Resolved: task 4: sql error code Unknown column
Hi, I'd like to ask a question about this SQL query.
DROP PROCEDURE IF EXISTS filter_salary;
CREATE PROCEDURE filter_salary (IN p_min_salary FLOAT, IN p_max_salary FLOAT)
e.gender, d.dept_name, AVG(s.salary) as avg_salary
t_employees e ON s.emp_no = e.emp_no
t_dept_emp de ON de.emp_no = e.emp_no
t_departments d ON d.dept_no = de.dept_no
WHERE s.salary BETWEEN p_min_salary AND p_max_salary
GROUP BY d.dept_no, e.gender;
CALL filter_salary(50000, 90000);
When I changed s.salary in the where clauseto avg_salary and called the procedure, I got an error code of [Unknown column 'avg_salary' in 'where clause'].
How come I can't use avg_salary instead of s.salary?
I thought avg_salary was better-suited because we are interested in the average salary which is between min and max salary.
Thanks in advance!
Thanks for reaching out.
This is a brilliant question. I understand where this confusion is coming from, since I was quite perplexed about the same a while ago when I was starting.
I'd say the trick is to try to think like the SQL Optimizer, not like a human, so to speak.
Reading the query from top to bottom makes us think that what we've written in the lines above should already be understood by the software while executing the lines of code below.
That's not how it works, though.
The software tool (in this case - the SQL Optimizer, which is the tool that translates our MySQL queries into a machine language, so to speak) reads the entire query and then sets separate tasks to the computer. Therefore, the computer can follow its own logic and order while executing the task.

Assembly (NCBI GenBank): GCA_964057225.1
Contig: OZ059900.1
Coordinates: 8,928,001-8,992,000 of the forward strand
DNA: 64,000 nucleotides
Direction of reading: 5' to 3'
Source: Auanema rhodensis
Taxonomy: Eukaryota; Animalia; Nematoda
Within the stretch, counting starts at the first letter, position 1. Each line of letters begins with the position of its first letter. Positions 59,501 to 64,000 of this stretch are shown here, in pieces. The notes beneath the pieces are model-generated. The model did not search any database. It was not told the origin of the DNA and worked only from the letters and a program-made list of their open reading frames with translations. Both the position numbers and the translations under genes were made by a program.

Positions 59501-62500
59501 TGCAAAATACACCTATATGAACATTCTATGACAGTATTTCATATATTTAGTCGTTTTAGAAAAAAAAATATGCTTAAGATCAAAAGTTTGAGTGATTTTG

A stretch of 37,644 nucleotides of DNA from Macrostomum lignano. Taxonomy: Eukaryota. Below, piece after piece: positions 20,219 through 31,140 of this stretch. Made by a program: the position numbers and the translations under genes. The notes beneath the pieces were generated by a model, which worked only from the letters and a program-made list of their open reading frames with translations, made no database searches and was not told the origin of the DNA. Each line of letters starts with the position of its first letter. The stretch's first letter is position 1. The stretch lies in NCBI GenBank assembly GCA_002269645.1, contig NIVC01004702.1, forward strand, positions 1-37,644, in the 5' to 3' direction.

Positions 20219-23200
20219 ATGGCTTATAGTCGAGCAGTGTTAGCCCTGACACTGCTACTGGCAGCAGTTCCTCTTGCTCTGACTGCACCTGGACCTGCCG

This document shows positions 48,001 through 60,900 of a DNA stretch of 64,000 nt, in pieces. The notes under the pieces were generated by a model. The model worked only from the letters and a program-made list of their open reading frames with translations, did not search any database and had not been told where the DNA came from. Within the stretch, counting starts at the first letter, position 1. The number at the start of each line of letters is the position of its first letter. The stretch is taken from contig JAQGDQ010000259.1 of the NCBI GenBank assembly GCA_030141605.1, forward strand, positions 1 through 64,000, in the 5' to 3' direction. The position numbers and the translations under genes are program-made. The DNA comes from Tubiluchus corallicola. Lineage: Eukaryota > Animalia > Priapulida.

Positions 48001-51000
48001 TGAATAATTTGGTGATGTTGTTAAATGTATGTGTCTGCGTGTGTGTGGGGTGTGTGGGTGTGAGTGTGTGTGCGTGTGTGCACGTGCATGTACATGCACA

That's exactly what happens here. While running the requested operation, the Optimizer will first refer to what we have in the FROM clause (which will navigate it through the right table from our database), and then it will take into account what we've specified in the WHERE clause (which is where we designate which records we'd like to be working with). Please note that the latter happens before any commands we've specified in the SELECT statement (or, e.g., in a GROUP BY clause, if we had one).
That's why, we need to use s.salary in the WHERE clause. This will help "the SQL Optimizer understand us". "Then", we can help ourselves with aliases in the field list, i.e. right after the SELECT keyword (although the syntax requires from us to write that before/above the WHERE clause). Consequently, these aliases can be used in the GROUP BY clause, for instance.
Hope this helps.